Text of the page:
The capacity of the German uranium enrichment plant at Gronau has been increased by a factor of three to 1800tSW/year.
The Hungarian parliament voted in favour of plans to build a new nuclear plant at the Paks facility in March. In 2008 the four existing Russian-designed reactors at the site produced some 37% of the country’s electricity.
Meanwhile construction work continues on the Bátaapáti LLW and ILW disposal site.
According to the plans, two parallel inclined shafts drilled into granite will be developed with 21m2 free cross-section, each 1700m long. The inclined shafts will be connected every 250m and several research chambers will be created to study geological and hydrogeological parameters.
The project is financed by the Radioactive Waste Managing Company of the country’s public utility and is subcontracted to mining company Mecsekérc.
An Iranian official said the country has full knowledge of nuclear fuel production and now seeks to expand its activities by exporting fuel, according to a report by Iran’s Islamic Republic News Agency in April. The Isfahan-based fuel manufacturing plant makes uranium oxide pellets that could be used to fuel its Arak IR-40 heavy water reactor and Darkhovin IR-360 reactor, the report said.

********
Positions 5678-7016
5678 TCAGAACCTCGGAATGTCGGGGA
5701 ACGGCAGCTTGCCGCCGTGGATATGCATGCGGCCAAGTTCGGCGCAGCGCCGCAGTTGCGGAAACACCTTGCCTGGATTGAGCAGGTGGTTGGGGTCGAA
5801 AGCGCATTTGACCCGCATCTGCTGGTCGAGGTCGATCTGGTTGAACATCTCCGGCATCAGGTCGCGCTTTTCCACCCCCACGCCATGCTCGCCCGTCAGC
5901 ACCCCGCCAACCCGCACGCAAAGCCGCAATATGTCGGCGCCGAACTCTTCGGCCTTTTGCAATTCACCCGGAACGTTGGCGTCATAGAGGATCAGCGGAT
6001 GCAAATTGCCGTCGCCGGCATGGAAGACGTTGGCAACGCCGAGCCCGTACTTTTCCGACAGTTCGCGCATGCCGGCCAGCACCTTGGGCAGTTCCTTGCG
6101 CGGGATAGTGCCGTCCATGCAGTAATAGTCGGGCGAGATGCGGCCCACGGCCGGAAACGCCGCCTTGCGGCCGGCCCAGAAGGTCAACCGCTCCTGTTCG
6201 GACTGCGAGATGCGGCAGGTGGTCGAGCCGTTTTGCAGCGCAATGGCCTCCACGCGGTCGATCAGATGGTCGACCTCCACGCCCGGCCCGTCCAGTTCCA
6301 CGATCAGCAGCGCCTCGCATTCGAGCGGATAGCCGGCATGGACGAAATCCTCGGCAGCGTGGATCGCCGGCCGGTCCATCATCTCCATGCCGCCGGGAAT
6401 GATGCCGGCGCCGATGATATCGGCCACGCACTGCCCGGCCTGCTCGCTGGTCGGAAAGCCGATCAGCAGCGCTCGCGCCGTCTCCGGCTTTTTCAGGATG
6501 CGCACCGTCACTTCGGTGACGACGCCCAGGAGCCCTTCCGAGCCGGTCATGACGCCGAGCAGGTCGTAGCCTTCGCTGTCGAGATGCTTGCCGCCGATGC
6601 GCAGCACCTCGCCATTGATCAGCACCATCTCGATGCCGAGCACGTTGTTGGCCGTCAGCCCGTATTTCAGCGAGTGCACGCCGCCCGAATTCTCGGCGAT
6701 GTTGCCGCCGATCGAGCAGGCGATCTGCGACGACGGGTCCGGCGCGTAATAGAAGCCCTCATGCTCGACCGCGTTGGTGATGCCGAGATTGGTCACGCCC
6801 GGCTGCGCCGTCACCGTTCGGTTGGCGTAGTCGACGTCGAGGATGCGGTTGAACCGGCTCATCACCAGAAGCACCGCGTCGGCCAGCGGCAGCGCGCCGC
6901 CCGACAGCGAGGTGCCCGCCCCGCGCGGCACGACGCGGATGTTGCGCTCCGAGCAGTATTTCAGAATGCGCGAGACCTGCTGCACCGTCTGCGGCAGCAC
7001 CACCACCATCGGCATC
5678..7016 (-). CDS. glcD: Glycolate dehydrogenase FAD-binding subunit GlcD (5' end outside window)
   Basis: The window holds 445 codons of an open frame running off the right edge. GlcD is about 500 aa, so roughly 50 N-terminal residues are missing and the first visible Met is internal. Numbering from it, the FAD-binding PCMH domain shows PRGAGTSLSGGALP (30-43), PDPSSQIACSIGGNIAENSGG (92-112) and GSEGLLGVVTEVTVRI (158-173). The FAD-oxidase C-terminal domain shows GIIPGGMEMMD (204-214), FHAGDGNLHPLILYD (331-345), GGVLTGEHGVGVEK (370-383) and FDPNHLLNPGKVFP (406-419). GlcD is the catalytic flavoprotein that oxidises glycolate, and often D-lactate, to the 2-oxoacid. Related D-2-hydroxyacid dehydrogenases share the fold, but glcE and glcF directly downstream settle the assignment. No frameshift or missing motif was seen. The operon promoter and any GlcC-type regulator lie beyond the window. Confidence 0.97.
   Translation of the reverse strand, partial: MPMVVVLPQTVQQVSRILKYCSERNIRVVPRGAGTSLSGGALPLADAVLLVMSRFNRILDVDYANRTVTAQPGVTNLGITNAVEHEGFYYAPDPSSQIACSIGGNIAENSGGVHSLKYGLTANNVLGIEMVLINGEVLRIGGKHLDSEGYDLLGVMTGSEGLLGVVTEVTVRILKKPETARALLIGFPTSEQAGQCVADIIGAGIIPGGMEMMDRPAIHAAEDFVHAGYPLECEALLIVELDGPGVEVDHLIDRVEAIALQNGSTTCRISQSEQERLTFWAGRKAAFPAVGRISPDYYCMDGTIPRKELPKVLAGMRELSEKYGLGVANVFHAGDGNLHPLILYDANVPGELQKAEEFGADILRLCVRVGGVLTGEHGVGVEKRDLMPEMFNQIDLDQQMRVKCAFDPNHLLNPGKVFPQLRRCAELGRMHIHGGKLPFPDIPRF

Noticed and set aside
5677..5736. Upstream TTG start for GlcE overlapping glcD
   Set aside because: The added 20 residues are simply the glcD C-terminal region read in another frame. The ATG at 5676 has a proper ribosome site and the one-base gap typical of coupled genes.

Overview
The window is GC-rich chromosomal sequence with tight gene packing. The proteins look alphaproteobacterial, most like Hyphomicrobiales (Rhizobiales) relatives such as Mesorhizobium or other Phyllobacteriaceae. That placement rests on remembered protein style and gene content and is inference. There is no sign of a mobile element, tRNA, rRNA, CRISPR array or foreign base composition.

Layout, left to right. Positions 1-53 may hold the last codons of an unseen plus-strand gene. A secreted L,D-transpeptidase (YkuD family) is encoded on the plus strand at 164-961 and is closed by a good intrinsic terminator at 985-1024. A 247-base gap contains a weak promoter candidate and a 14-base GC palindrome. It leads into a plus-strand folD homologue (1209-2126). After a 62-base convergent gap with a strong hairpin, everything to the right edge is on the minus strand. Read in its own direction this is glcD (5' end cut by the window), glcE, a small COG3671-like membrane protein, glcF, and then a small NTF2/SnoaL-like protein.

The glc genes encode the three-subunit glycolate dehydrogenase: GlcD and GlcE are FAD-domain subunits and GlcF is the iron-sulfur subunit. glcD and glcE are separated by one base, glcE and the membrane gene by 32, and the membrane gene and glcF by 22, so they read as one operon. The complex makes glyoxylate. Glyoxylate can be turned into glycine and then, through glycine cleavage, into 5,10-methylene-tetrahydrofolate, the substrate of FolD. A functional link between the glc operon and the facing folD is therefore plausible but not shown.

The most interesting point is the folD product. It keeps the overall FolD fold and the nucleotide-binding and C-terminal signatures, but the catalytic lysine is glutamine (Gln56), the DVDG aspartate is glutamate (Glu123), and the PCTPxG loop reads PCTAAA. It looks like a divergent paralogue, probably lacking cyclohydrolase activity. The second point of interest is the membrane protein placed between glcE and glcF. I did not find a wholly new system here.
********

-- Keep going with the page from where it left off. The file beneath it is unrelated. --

The Darkhovin reactor is a LWR scheduled to become operational in 2016, according to media reports.
Construction of the 40MWt Arak IR-40 research reactor in Isfahan will end in 2011, with criticality achieved in 2013, according to a report by the US-based Institute for Science and International Security.
Deputy head of the Iranian Atomic Energy Organization Abdallah Solat-Sana said that the best means to gain international trust for Iran’s nuclear products was to first use its own fuel in Iranian nuclear plants. (Iran is still planning to use Russian fuel for the Russian-built Bushehr nuclear power plant).
Visagino Atomine Elektrine (VAE), a subsidiary of the Lithuanian national electricity company Lietuvos Elektros Organizacja (LEO LT) will pursue its plans for a new plant at the Ignalina site even if its parent company is dissolved, according to the country’s energy ministry.